Canadian Politics and the Imperial Conference

September 21, 1926

Report Outline
Status of Canada in the British Empire
Internal Politics and Customs Scandals
Development of the Imperial Conference
Canada in the 1926 Imperial Conference

The general election in Canada September 14 resulted in large gains for the Liberals at the expense of the Conservatives, but left them four seats short of an absolute majority in the Dominion Parliament. Mr. Arthur Meighen, Conservative Acting Premier, in view of his party's losses at the polls, has announced his intention of resigning in the immediate future. Lord Byng, the Governor-General will then call upon Ex-Premier Mackenzie King, the Liberal leader, to form an acting ministry pending the assembling of Parliament in November. As the Liberals will be without an absolute majority in Parliament, they must again depend for support upon some members of the Progressive party which holds the balance of power. The political situation which has twice induced Mackenzie King to appeal to the electorate is thus perpetuated and Mr. King, for the third time, will find himself hampered in carrying out the policies of his party by the necessity of making continual compromises to placate the Progressives upon whose good will the existence of his government will depend.

Canada and the Imperial Conference

The results of the elections have an important bearing on the Imperial Conference which will meet in London October 19. Canada, as the largest and most important of the self-governing British dominions, has always played a leading part in former conferences. From 1917, when the conferences first became really important, to 1921, Canada was under the Conservative leadership of Sir Robert Borden and Arthur Meighen, both energetic advocates of imperial cooperation and a more independent status for Canada as a self-governing nation. From 1921 to the present, under the Liberal leadership of Mackenzie King, Canada has played a most important part in preserving the improved status the dominions gained during the war while at the same time making every effort to avoid the foreign entanglements implied in a common foreign policy with Great Britain. In this attitude Canada is receiving strong support from the Irish Free State and South Africa, while Australia and New Zealand are inclined to cling to the old tradition of greater dependence upon the mother country.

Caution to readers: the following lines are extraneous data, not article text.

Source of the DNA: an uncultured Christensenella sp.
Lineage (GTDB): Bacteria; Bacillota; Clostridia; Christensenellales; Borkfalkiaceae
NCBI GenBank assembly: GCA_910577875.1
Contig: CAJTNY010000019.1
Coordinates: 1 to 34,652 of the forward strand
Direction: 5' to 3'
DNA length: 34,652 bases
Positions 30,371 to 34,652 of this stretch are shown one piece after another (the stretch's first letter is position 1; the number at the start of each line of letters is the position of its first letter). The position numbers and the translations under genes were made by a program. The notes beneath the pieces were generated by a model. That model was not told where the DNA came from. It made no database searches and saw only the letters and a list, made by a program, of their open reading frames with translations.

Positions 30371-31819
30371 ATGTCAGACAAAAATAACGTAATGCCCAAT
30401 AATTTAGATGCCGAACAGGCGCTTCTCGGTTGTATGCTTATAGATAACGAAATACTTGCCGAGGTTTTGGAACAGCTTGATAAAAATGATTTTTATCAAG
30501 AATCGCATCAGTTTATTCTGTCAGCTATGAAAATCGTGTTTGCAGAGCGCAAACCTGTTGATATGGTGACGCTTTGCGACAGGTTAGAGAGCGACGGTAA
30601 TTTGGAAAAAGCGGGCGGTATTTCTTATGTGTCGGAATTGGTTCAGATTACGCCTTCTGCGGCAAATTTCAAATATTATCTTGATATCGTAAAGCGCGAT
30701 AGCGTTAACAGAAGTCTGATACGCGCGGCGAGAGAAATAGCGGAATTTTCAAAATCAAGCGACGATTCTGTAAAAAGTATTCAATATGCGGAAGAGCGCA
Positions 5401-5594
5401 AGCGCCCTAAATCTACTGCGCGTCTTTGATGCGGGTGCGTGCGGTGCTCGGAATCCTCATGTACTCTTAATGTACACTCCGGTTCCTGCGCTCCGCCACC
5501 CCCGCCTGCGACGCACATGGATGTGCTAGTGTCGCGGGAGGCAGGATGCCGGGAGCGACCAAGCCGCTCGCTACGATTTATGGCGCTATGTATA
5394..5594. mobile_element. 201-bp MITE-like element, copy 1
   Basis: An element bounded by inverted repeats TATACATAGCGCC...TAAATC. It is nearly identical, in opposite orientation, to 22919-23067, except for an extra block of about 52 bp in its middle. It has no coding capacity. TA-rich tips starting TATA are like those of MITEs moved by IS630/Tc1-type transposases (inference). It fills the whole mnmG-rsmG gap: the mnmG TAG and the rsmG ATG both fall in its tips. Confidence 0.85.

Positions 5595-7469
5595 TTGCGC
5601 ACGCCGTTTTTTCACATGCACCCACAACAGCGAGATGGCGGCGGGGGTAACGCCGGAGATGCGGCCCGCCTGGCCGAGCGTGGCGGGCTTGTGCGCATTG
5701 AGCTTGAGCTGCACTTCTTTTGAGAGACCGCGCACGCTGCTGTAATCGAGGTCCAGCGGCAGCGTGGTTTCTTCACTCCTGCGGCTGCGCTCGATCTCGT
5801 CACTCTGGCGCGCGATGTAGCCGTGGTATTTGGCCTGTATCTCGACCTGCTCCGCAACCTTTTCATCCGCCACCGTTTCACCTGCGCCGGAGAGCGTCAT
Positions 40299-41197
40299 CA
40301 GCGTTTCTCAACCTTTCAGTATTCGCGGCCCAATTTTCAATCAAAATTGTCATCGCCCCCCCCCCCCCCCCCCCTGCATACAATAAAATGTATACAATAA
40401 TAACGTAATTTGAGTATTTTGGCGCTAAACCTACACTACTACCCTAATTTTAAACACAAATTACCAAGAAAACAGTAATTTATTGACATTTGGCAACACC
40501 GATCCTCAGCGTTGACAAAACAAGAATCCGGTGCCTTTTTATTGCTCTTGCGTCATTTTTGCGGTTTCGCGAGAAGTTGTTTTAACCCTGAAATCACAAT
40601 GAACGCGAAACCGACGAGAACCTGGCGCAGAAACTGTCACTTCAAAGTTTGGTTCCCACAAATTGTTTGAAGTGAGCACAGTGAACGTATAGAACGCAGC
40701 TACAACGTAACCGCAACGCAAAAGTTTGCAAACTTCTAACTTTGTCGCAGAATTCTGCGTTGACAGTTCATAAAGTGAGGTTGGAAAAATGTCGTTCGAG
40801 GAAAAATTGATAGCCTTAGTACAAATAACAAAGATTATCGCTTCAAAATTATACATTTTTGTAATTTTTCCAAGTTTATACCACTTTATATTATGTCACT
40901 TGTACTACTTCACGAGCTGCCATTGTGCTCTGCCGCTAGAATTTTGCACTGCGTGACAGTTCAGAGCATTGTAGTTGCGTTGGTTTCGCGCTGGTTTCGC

The forthcoming conference is the most important of its kind that has ever taken place since it will decide consciously or unconsciously whether a scheme of imperial cooperation can be found which will be acceptable to the ever-growing national consciousness of Canada, South Africa and the Irish Free State or whether the British Empire will start on a course of gradually relaxing its hold on the dominions, binding them in future only with obligations which concern them instead of involving them in imperial complications outside their own national interests.

ISSUE TRACKER for Related Reports
Oct. 06, 1995  Quebec Sovereignty
Apr. 12, 1991  The Deepening Canadian Crisis Over Quebec
May 11, 1990  Will Canada Fall Apart?
Mar. 08, 1985  Canada's Time of Change
Dec. 24, 1981  Canada's Political Conflicts
Nov. 04, 1977  Quebec Separatism
Nov. 05, 1976  Canadian-American Relations
Oct. 18, 1972  Canadian Nationalism
Dec. 09, 1970  Canada's Troubled Economy
Feb. 04, 1970  Canada's Changing Foreign Policy
Jun. 12, 1968  Canadian Unity
Oct. 07, 1964  Canadian Separatism
Jun. 06, 1962  Canadian Election
May 29, 1957  Relations with Canada
May 06, 1941  Canada's War Effort
Jul. 18, 1930  Canadian General Election, 1930
Aug. 10, 1929  Canada and the American Tariff
Sep. 21, 1926  Canadian Politics and the Imperial Conference
Regional Political Affairs: Canada